Changes in weather, especially extremes of weather for greater periods of time, may restrict fishing access for both commercial and recreational anglers. This may also result in increased workplace safety issues and risk-taking by crews. Fisheries compliance may also need to change as a result of fishers targeting stocks that move as a result of climate change.

A recent project by CSIRO and AFMA used decadal scaling models to predict impacts of climate change on tuna and billfish fisheries. The focus of the models was primarily oceanographic temperature change. The increases in temperature are predicted to drive pelagic fish further south and lead to changes in abundance. Southern bluefin tuna abundance is predicted to remain constant or increase. Bigeye and yellowfin tuna, marlin and swordfish are generally predicted to decrease in abundance, although this is less certain as there is disagreement among models. Baitfish, such as small mackerel and scad (also known as also known as slimies and yakkas), are generally predicted to fare well with climate change, especially in southern waters. Other oceanographic factors, such as decreased pH, decreased oxygenation or the impacts of changing temperatures on thermoclines, are not clearly understood in terms of their impacts on pelagic fish and will be factored into future modelling as knowledge improves.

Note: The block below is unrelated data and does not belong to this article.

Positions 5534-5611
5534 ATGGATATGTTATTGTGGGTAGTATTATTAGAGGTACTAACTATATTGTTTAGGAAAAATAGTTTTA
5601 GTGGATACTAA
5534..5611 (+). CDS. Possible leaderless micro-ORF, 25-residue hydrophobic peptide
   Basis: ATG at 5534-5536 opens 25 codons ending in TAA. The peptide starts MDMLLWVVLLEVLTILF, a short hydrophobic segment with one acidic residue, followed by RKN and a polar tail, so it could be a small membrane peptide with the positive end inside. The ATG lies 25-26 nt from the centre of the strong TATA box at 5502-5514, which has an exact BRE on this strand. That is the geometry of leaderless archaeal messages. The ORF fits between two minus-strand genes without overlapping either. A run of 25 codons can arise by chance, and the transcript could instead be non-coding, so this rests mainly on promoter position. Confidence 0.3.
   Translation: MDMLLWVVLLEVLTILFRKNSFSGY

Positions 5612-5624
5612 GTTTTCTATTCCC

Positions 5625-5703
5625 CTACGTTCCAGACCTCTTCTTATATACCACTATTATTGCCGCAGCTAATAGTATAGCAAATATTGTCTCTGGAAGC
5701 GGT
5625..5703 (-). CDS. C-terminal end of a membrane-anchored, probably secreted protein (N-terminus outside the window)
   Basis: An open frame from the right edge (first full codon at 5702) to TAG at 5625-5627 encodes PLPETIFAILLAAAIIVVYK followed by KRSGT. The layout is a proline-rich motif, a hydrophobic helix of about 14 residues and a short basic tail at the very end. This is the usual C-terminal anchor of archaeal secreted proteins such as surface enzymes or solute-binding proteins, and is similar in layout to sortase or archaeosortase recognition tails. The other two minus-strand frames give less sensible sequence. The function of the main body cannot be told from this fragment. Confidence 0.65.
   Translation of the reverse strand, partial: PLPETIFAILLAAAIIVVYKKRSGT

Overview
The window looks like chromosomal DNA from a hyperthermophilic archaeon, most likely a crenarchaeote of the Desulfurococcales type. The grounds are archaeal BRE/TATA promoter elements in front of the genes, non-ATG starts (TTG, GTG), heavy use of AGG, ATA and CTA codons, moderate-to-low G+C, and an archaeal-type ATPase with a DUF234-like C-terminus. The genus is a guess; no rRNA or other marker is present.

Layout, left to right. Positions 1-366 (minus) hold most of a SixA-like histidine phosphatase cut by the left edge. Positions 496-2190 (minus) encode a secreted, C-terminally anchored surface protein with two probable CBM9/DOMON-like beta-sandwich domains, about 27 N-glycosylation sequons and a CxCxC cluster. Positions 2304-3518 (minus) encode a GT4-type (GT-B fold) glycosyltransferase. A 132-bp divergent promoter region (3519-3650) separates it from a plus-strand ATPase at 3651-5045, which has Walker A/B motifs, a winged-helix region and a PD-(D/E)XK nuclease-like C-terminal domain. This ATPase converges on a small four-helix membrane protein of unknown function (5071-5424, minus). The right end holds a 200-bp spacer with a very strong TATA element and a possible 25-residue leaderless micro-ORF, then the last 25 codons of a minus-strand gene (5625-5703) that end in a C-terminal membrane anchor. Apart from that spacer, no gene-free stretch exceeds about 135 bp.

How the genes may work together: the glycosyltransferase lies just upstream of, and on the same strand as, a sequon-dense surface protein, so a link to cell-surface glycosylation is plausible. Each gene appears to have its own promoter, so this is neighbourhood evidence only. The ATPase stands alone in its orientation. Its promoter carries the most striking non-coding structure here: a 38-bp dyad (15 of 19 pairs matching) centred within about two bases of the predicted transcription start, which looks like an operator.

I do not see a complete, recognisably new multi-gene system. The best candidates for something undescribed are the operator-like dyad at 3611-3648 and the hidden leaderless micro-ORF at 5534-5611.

Preparing Commonwealth fisheries for climate change

As the regulator of Australia’s Commonwealth fisheries, AFMA wants to better understand how the anticipated effects of climate change on fish stocks will impact the fishing industry, the adaptation strategies that industry may use to adjust to on-the-water changes and how AFMA can support this. The main focus of fisheries management to date has been on fishing mortality as a key driver of stock status based on the assumption that natural mortality was fairly stable over time. That paradigm is now known to be incomplete with climate effects causing fisheries to fluctuate in abundance.

Over the last decade, the Fisheries Research and Development Corporation (FRDC) has invested in a considerable amount of research on the anticipated impacts of climate change on fisheries. The research has wide-ranging implications for fish species all around Australia including those managed by the states and territory and the recreational and indigenous fishing sectors. Furthermore, the changes are anticipated to give rise to ecological, economic and social challenges for Australian fisheries that will require the fishing sectors and fisheries management agencies to respond. This has prompted the question as to whether the fisheries regulatory framework is in a good position to deal with the expected changes.